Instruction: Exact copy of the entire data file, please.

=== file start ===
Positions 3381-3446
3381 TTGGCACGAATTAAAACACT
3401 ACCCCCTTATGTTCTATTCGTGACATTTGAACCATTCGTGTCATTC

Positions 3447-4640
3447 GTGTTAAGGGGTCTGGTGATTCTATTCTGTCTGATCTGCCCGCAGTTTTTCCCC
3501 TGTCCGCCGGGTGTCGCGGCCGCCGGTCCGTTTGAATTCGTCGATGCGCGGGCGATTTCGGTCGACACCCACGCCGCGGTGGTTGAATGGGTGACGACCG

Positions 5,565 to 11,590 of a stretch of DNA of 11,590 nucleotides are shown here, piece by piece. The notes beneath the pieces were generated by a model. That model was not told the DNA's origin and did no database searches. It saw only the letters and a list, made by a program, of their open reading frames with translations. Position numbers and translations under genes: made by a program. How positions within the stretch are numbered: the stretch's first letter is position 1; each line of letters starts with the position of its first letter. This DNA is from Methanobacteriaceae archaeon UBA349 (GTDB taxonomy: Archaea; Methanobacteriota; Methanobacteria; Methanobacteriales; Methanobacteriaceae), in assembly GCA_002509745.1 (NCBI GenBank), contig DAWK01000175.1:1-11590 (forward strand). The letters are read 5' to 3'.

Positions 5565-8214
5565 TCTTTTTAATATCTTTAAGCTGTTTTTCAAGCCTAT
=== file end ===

Positions 3381-3446
3381 TTGGCACGAATTAAAACACT
3401 ACCCCCTTATGTTCTATTCGTGACATTTGAACCATTCGTGTCATTC

Positions 3447-4640
3447 GTGTTAAGGGGTCTGGTGATTCTATTCTGTCTGATCTGCCCGCAGTTTTTCCCC
3501 TGTCCGCCGGGTGTCGCGGCCGCCGGTCCGTTTGAATTCGTCGATGCGCGGGCGATTTCGGTCGACACCCACGCCGCGGTGGTTGAATGGGTGACGACCG

Positions 5,565 to 11,590 of a stretch of DNA of 11,590 nucleotides are shown here, piece by piece. The notes beneath the pieces were generated by a model. That model was not told the DNA's origin and did no database searches. It saw only the letters and a list, made by a program, of their open reading frames with translations. Position numbers and translations under genes: made by a program. How positions within the stretch are numbered: the stretch's first letter is position 1; each line of letters starts with the position of its first letter. This DNA is from Methanobacteriaceae archaeon UBA349 (GTDB taxonomy: Archaea; Methanobacteriota; Methanobacteria; Methanobacteriales; Methanobacteriaceae), in assembly GCA_002509745.1 (NCBI GenBank), contig DAWK01000175.1:1-11590 (forward strand). The letters are read 5' to 3'.

Positions 5565-8214
5565 TCTTTTTAATATCTTTAAGCTGTTTTTCAAGCCTAT